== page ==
In the first year or so of the American Ordinariate, the then Ordinary, under pressure from, I think, an individual called Wuerl, discouraged the use of the 'Extraordinary Form' on the grounds that it was 'not part of our Patrimony'. I find it hard to think of anything more erroneous ... or more patently ridiculous.
Since the days of Pusey and Neale, the 'Tridentine Rite' had been used in some convents; in the first decades of the twentieth century, Symon's contemporary Mgr Ronald Knox, when still a young Anglican priest, used to make his way through West Oxford's slum streets to S Thomas's (my last Anglican church) so that he could celebrate, in Latin, at an altar in the Convent Chapel. These were the years that saw the first of the many editions of the English Missal; when our daughter church of S Paul's was given a Belgian interior (Our Lady of Victory ... a revolving Tabernacle which, when swung round, revealed an Exposition Throne ...); when the Sanctuary at S Thomas's was baroquified; when, as Symon says, in a few churches there even 'attempts to oust English entirely in favour of Latin'.
Looking back in 1959, Symon wondered what was really happening back in those early days of his priesthood. "Many middle-aged and elderly people, of whom I am one, owe a great deal to the 'Sung Eucharist' of their youthful days, and I have no desire to belittle it. ... But a change began to come roughly in the decade preceding the First World War. It is not easy to see why and presumably a number of factors entered in -- greater liturgical knowledge and appreciation, for one thing, and the entry of a new generation ... there was danger that the movement would become respectable and even approved of by the Bench [of bishops]: such certainly was the spirit of the impish Society of S Peter and S Paul [of which Knox was a suppporter] ... and as the leisurely Victorian age passed away and its saintly but conservative priests with it, the new sacerdotal order found the old too slow, too lengthy and too humdrum for their adventurous, witty and impatient spirits.".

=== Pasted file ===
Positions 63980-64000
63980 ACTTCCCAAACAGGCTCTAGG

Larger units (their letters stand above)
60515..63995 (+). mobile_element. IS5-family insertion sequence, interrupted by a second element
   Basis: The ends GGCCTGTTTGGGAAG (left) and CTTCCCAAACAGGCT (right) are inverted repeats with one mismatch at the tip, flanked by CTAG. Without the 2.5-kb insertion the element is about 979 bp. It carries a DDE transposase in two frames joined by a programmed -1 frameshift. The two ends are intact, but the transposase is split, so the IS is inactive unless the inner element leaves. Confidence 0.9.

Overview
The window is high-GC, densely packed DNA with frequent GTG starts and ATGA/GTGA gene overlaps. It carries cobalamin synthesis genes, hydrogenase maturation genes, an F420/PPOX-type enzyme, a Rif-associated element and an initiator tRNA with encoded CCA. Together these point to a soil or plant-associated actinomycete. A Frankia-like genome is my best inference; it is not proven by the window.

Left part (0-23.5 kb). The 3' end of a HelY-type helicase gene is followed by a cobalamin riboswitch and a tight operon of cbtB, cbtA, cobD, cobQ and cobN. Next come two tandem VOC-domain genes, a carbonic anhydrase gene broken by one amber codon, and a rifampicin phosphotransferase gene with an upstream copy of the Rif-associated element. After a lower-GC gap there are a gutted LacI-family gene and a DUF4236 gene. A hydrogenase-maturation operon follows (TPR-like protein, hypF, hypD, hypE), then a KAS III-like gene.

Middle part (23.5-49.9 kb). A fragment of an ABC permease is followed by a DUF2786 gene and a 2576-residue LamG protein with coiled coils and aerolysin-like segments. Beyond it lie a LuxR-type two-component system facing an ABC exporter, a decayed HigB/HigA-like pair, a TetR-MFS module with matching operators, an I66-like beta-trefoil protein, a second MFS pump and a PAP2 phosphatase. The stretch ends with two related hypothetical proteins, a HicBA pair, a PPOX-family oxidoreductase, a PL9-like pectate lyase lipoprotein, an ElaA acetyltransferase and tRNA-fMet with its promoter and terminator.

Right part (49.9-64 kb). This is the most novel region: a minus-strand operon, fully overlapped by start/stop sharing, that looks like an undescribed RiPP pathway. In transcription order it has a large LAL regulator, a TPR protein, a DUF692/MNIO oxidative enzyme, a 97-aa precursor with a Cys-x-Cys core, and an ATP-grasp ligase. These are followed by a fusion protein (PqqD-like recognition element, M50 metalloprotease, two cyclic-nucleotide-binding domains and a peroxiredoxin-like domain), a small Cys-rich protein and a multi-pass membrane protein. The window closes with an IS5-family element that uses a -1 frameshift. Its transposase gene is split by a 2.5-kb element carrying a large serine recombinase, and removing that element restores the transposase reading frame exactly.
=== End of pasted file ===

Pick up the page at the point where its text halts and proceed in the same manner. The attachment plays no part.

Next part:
I wonder what parallels there may be with the Catholic Church in these present decades!
Fairy stories end with everybody living happily ever afterwards. I am afraid I must reveal that Canon Symon died without, as far as I am aware, entering into Full Communion with the See of S Peter. But an appendix at the end of his book makes reference to the first attempt at a 'Group Solution': the attempt to persuade Rome in 1959 to allow a 'Transitional Church'. Symon was clearly sympathetic, but appreciates that "at Rome it was adjudged not worth the trouble". He concludes:
"The tide is not flowing in our direction. 'Protestant oecumenism' is not yet a positive danger but it is an ominous threat and the unconcealed objective of the majority of the Bishops. The next twenty years, or even decade, may well be decisive and make the position untenable even for the most moderate school of Anglo-Catholics. It looks like now or never.".
Suppose the poor old thing could have know about the Feminist future of Anglicanism ...
From time to time, I aim to supply more quotations from his book.